The Outpost’s gritty realism shows America’s war in Afghanistan

As America ends its formal 20-year combat commitment to Afghanistan, viewers might find The Outpost (2020) a sobering reflection.

The Outpost tells the story of Combat Outpost (COP) Keating during the Battle of Kamdesh in the war against the Taliban. It’s a gritty, unvarnished tale of failed strategy, heartbreak, and courage. The movie is based on CNN journalist Jake Tapper’s heralded book The Outpost: An Untold Story of American Valor.

COP Keating may have been doomed from the start

Combat Outpost (COP) Keating, is named after one of their commanders, Captain Benjamin D. Keating (Orlando Bloom). The outpost’s mission was to work with local Afghani leaders to win their “hearts and minds” by funding local projects. 

Located at the base of three mountains, it’s defense position fundamentally compromised by geography. Insurgents can look down into the post from three sides, block any exit, and pick off targets. 

But geography wasn’t the only disadvantage the soldiers faced. The deaths of two commanders and a series of short-term commanders rotating in and out sow confusion among the locals afghanis and demoralize the troops stationed.

A full throttle assault by what would be about 300 Taliban on the outpost is all but inevitable. The action is relentless. The risk and danger to the soldiers stationed there is palpable. In the actual battle, eight Americans died, 27 were wounded, and an estimated 150 Taliban killed. No one will doubt the valor of the men tasked with carrying out this mission and defending what ends up being the undefendable. 

Valor of soldiers is palpable

Indeed, in the battle’s aftermath 27 soldiers were awarded Purple Hearts, 37 soldiers received medals of valor of various grades and levels, several posthumously. Staff Sergeant Clint Romesha and specialist Ty Michael Carter would eventually earn Congressional Medals of Honor for their actions that day.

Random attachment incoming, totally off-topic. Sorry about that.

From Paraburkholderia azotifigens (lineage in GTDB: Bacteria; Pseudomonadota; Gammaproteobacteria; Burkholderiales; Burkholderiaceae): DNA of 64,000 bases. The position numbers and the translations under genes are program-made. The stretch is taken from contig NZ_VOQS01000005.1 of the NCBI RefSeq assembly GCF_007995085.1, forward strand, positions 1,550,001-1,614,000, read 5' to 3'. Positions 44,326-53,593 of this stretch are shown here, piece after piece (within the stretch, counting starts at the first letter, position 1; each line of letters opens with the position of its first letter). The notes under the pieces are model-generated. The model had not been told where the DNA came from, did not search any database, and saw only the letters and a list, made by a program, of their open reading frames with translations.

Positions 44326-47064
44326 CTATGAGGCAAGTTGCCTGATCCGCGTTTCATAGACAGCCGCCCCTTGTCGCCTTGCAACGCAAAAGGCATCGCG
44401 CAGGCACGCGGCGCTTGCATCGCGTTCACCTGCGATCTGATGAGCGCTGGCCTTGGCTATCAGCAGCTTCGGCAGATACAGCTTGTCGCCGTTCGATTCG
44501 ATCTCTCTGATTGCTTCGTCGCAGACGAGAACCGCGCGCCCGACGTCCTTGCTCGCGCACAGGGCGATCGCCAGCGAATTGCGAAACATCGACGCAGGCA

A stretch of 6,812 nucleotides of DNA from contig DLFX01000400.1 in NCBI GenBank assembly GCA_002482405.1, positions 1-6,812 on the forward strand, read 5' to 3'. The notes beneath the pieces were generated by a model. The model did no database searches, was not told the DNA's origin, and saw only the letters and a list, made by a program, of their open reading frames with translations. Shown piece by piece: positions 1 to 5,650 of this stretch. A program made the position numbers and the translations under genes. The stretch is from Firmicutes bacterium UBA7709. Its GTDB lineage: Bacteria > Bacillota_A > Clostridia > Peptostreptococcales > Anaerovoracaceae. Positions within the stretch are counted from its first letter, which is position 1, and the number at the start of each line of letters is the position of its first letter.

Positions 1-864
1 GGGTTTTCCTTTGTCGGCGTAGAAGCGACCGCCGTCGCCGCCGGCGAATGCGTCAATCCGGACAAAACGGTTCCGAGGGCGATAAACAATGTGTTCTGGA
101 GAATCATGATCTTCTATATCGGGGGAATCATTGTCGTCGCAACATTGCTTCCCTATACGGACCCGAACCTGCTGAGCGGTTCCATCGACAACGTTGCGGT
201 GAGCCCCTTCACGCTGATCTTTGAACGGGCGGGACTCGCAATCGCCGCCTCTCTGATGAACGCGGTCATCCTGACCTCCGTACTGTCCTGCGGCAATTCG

Directed by controversial director and West Point graduate Rob Lurie, The Outpost features an ensemble cast including Scott Eastwood as Staff Sergeant Clint Romesha, Caleb Landry Jones as army specialist Ty Michael Carter, Milo Gibson as Captain Robert Ylleescas, and Lieutenant Andrew Bunderman played by Taylor John Smith.

The filmmakers do an admirable job trying to honor each of the participants. But keeping track of the different players is nearly impossible without a playbill with photos. Moreover, as the chaos erupts, keeping track of who lives and who dies becomes problematic for the audience. Then again, this reflects the confusion and terror of the battle.  

Is The Outpost the Hamburger Hill of the Afghanistan generation?

The Outpost’s gritty realism is not for everyone. Some may be turned off by the misogyny, the foul language, and the bravado. But few recent films are as effective at bringing the danger, terror, and tension of modern-day warfare into your living room. The Outpost may be the Hamburger Hill for the Afghanistan War generation. 

 A victim of the Pandemic-induced closure of movie theaters in 2020, The Outpost is now streaming on Netflix.

Author: SR Staley
SR Staley has one more than 11 literary awards for his fiction and nonfiction writing. He is on the full-time faculty of the College and Social Sciences and Public Policy at Florida State University as well as a film critic and research fellow at the Independent Institute in Oakland, California. His award-winning Pirate of Panther Bay series (syppublishing.com) has won awards in historical fiction, mainstream & literary fiction, young adult fiction, and reached the finals in women's fiction. His most recent book is "The Beatles and Economics: Entrepreneurship, Innovation, and the Making of a Cultural Revolution" due out in April 2020 (Routledge).

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